• I've got a novel approached that worked wonders for another great institution that I believe in wholeheartedly - let's allow three-fifths of a gay member, adult and youth, to join the BSA. :-)


                  • In the few corporate shareholder meetings I have attended, the Board always presents their Resolutions, expecting the shareholders to vote "yea" because the Board sees the share holders as seeing the Board as the trusted leaders that Know More Than We Do. When the Shareholders present other resolutions to change policy or corporate direction, the Board inevitably "recommends a NO vote on the following shareholder proposals".
                    So it is here.
                    Our six figure income leaders (remember, this is a non-profit organization) are trying to balance the folks that believe certain behaviors are sinful with the folks that believe we are all God's children and "God don't make no mistakes" as the old Baptist minister said, with the big corporate donors, with the folks that just want to go camping and listen to the wind in the trees (remember Baden-Powell's "church of nature " comment?) with the idea that our children, by and large, don't even give the sexuality issue a second thought.
                    And, still, we are driven, as a species , to perpetuate and "go forth and multiply". Homosexual behavior doesn't do that , directly, hence is seen by some as sort of counterproductive. Doesn't mean you can't be a good dad or mom if your partner is of the same gender.
                    I agree that the CO have always had the right (by contract!) to approve or deny the leaders, for whatever reason, of their units. But have you ever heard of a CO denying the membership of an adulterous hetero? There have been cases where the leadership was denied due to "femaleness" and "skin hue", and "wrong religion", yes?

                    For the BSA to change the "official" membership policy to admit the possibility of the moral rectitude of homosexual inclined folks would be a courageous step (a Scout is Brave) in the face of other beliefs. Sinful behavior is defined by religion, not Law. What is counterproductive in a cooperative, peaceful society is declared unlawful and controlled thereby by rewards and punishments. Sin is punished by God (vengeance is mine, sayeth who?), re-read the book of Job .

                    If Christ is my role model, how else can I behave but allow my brother (and sister?) the benefit of the doubt , and judge them not by how they are, but by their behavior toward their fellow human?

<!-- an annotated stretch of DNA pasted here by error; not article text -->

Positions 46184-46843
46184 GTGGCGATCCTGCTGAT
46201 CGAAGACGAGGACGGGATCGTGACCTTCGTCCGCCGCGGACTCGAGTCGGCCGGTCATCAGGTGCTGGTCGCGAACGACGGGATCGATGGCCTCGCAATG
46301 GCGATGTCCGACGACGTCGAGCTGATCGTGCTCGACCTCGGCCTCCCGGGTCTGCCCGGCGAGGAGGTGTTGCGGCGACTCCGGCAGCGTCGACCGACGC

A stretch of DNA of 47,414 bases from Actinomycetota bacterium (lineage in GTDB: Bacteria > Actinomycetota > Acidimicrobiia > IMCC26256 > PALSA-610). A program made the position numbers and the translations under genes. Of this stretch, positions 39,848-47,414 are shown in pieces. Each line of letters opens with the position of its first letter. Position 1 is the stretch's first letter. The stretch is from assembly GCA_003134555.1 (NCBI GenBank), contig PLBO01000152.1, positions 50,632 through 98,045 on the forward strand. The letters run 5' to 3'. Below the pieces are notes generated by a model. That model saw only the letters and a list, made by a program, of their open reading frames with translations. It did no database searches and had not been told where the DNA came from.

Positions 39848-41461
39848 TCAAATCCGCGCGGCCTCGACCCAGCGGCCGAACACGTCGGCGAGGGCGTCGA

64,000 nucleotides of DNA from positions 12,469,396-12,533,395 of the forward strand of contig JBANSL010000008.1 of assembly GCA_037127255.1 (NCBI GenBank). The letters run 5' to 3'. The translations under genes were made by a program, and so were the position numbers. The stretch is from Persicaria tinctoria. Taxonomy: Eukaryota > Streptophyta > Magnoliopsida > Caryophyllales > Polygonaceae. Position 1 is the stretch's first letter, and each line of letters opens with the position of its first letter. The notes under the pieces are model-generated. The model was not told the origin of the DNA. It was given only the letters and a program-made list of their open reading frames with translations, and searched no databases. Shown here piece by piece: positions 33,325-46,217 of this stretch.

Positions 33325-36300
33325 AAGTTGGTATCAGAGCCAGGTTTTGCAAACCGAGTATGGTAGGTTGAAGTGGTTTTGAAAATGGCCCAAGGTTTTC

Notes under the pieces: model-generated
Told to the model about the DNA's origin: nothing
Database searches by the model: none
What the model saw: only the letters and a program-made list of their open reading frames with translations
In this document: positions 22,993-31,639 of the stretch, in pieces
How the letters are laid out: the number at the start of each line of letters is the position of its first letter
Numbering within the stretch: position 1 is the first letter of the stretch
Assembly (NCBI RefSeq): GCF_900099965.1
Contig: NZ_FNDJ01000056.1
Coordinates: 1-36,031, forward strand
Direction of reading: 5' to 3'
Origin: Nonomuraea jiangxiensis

• All COs will HAVE to accept registration from openly gay youth if the resolution passes? I think most (but not all) LDS wards and Catholic churches can live with gay youth in their midst, but what is the Southern Baptist Convention units going to do if this passes? It will be just a matter of time before a gay activist teen registers with a troop chartered by the SBC just to cause a stir. The BSA will have to back the gay youth's registration. That would be interesting.


                      • @MattR: I believe Islam also is very much against homosexual acts. Most mainstream religions do.


                        • If all the big three pull out, can the BSA weather the transition ? Will the schools and others come back ? Or does it lead to a permanently smaller BSA ?

                          Other than the meeting space and trailer storage, do the churches provide any other meaningful resources to the troops ?


                          • A good litmus test would be if the church charters Girl Scout Troops then they should have no problem with gays in the BSA. GSUSA allows gay scouts, gay leaders.


                            • Churches don't charter Girl Scout Troops. But they can provide meeting space, sponsor, and promote Girl Scouts.


                              • Surprised no one has commented on this - it looks the LDS church has offered a (somewhat lukewarm) approval of the new resolution today:

                                Church Issues Statement on Boy Scouts of America

                                SALT LAKE CITY

                                For 100 years, The Church of Jesus Christ of Latter-day Saints has enjoyed a strong, rewarding relationship with Boy Scouts of America (BSA).

                                Recently, BSA has been reviewing a possible policy change in its standards for membership and leadership. Now that BSA has finished its review process and has proposed a resolution for consideration, the Church has issued the following statement:

                                “Over the past several weeks BSA has undertaken the difficult task of reviewing its membership standards policy. In their own words, this undertaking has been 'the most comprehensive listening exercise in its history.'

                                "While the Church has not launched any campaign either to effect or prevent a policy change we have followed the discussion and are satisfied that BSA has made a thoughtful, good-faith effort to address issues that, as they have said, remain 'among the most complex and challenging issues facing the BSA and society today.'

                                "The current BSA proposal constructively addresses a number of important issues that have been part of the on-going dialogue including consistent standards for all BSA partners, recognition that Scouting exists to serve and benefit youth rather than Scout leaders, a single standard of moral purity for youth in the program, and a renewed emphasis for Scouts to honor their duty to God.

                                "We are grateful to BSA for their careful consideration of these issues. We appreciate the positive things contained in this current proposal that will help build and strengthen the moral character and leadership skills of youth as we work together in the future.”